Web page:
"Note that there is not a finite list of any ‘poet’s themes and interests".
7. Show your writing skills.
As for single texts, there really isn't much point in trying to predict it. Is a character question guaranteed every year? No. It's always somewhat different angles on the same core themes. We go into depth on that in the Complete Revision Guides for 2017 and 2018
Similarly, with the theme for Paper 1. What difference will it really make if I told you the theme was going to be Peace, or Diversity, or whatever? Your writing skill and ability to draw on your reading of the texts and previous experiences won't be much enhanced if you spend 4 weeks thinking about the theme.
Cian Menton and Olivia Cunningham from Trinity Comprehensive in Ballymun as they prepared before their first Leaving Cert exam. Source: Leah Farrell
THE FIRST PAPER of this year’s Leaving Cert is done, and overall students seem quite happy.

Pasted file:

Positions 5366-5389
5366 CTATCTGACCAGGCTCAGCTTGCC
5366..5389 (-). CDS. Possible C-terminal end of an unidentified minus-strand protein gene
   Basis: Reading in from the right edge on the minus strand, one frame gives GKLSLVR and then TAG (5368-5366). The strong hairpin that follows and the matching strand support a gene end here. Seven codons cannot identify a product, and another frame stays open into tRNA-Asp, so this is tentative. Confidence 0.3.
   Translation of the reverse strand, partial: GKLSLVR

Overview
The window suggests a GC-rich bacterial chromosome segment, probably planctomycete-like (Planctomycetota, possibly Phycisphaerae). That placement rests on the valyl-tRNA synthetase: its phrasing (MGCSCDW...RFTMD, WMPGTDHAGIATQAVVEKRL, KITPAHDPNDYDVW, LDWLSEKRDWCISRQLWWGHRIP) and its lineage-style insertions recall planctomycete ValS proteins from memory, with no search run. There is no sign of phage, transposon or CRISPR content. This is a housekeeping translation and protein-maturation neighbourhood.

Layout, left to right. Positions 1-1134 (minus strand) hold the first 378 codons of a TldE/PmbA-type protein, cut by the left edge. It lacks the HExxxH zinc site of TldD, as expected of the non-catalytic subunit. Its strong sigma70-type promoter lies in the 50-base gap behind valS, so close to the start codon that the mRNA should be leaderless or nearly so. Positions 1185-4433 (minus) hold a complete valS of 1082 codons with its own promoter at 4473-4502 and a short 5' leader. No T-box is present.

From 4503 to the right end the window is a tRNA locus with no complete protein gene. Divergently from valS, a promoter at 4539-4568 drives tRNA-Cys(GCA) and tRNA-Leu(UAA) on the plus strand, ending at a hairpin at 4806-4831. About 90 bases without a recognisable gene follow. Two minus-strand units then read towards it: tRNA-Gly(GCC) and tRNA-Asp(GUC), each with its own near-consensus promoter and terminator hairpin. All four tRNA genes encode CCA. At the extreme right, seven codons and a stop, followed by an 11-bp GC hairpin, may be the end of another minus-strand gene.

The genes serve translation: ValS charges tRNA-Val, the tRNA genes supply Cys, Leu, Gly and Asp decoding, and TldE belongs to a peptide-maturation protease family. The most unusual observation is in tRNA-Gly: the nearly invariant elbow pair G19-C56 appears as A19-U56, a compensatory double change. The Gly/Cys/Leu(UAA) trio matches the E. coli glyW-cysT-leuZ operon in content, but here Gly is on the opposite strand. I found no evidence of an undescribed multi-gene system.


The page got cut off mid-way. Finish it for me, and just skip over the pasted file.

So as students stream out of schools and discuss how the exam went – what did teachers make of English Paper One, which contains questions on essays, reading comprehensions, and functional writing.
So how did it go?
“Leaving Cert students seemed quite happy with both the Ordinary Level and Higher Level papers,” says Kate Barry of the Irish National Organisation for Teachers of English.
“The general reaction seems to be ‘Not too hard, not too easy’ because they like something that will challenge them.”
“In Higher Level, the texts were lovely, especially the first text. The second was a bit harder, and the third one was very nice.”
Celine Gallagher, Higher Level Leaving Cert English Student at Jesus and Mary Secondary School, Enniscrone said the texts were easy to discuss and relevant.